Wednesday, 30 May 2007

European citizenship as defined by Maastricht

Every person holding a nationality of a Member State is a citizen of the Union. A citizenship of the Union was established by the Maastricht Treaty in 1992. It is included in Part Two (Articles 17–22) of the EC Treaty. The EU citizenship complements national citizenship of the Member States and does not replace it. Citizens of the Union enjoy rights conferred by the Treaty and they are subject to duties imposed thereby.
The importance of citizenship of the Union lies in the fact that the citizens of the Union have genuine rights under Community law. The core rights conferred by citizenship under Part Two of the EC Treaty are:

  • freedom of movement and the right of residence within the territory of the Member States;
  • right to vote and stand as a candidate at elections to the European Parliament and at municipal elections in the Member State of residence;
  • right to diplomatic and consular protection;
  • right of petition to the European Parliament; and
    right to refer to the Ombudsman.

Nationality of the Member States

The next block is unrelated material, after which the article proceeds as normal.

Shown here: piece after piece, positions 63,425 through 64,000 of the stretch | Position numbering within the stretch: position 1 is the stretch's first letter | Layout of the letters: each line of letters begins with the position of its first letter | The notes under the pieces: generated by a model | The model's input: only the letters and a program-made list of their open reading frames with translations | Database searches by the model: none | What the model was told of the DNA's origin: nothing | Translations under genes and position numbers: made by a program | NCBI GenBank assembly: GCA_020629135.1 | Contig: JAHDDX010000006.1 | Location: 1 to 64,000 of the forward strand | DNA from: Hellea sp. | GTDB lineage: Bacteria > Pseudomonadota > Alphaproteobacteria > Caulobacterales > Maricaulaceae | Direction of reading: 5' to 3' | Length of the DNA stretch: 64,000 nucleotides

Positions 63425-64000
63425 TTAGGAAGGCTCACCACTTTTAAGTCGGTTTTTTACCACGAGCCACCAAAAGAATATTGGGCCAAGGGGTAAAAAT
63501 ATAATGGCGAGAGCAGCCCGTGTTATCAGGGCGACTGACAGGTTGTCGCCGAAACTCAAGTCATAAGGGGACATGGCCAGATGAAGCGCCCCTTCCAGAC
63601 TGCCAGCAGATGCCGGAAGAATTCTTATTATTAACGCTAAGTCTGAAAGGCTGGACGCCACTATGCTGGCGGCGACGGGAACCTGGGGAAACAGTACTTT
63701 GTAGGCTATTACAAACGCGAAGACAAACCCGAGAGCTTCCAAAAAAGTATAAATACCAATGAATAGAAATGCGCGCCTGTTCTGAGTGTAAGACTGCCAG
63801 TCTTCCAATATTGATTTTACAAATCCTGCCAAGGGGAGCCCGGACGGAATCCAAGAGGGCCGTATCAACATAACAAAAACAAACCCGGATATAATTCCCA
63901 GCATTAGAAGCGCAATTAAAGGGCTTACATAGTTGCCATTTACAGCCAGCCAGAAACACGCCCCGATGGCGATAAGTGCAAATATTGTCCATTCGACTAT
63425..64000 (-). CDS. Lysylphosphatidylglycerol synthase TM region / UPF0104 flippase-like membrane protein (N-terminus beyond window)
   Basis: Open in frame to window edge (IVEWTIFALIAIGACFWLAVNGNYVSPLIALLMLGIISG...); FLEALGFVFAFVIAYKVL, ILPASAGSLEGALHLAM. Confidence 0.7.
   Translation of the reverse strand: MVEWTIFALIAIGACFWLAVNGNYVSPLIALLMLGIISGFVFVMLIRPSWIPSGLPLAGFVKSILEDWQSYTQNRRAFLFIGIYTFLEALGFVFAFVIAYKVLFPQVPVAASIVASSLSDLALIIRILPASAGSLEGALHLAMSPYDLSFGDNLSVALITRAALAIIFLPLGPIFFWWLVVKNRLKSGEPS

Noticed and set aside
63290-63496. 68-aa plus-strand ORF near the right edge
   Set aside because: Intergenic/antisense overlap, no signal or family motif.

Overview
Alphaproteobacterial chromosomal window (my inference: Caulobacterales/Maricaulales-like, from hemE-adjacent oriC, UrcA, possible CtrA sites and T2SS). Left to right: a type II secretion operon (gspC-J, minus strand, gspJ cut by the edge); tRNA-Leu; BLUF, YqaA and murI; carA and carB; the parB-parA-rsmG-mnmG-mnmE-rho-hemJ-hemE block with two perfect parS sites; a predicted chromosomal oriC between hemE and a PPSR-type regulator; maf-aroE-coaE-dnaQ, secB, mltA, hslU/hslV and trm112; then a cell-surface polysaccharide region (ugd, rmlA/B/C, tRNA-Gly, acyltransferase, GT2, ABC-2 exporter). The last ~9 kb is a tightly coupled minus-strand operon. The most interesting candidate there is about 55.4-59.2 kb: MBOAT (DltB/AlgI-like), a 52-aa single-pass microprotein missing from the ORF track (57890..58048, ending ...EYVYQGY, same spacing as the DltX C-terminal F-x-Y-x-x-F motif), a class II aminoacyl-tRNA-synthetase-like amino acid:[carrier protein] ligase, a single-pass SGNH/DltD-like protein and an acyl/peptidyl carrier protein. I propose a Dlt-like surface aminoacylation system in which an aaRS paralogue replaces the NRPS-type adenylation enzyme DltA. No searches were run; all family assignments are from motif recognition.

The citizenship of the Union does not replace the national citizenship, but a nationality of Member States is entirely a matter for the Member States concerned, as the Declaration on nationality of a Member State appended to the Treaty of Maastricht confirms. It is therefore for each Member State, having due regard to the Community law, to lay down the conditions for acquisition and loss of nationality. The European Union does not have any competencies in that regard.

1 comment:

andrea cobis said...

From "Your Europe" - the portal to on-line European and national public services (


Every EU citizen residing in an EU country of which he/she is not a national has the right to vote and to stand as a candidate at municipal elections in his/her country of residence, under the same conditions as nationals of that country. The main rule is thus that EU citizens living in another EU country are treated as if they were nationals of the country in which they live.

If an EU country requires a minimum period of residence from its own nationals as a condition for participation in local elections, similar minimum period of residence can be required from non-national EU citizens. However, they are deemed to have fulfilled that condition where they have resided an equivalent period in another EU country.

It should be noticed that Community law guarantees the franchise only in local elections.
Right to vote and to stand as a candidate in regional elections or in national elections is covered by national legislation, and it depends thus of the EU country whether it grants the right to participate to regional or national elections to citizen of other EU countries.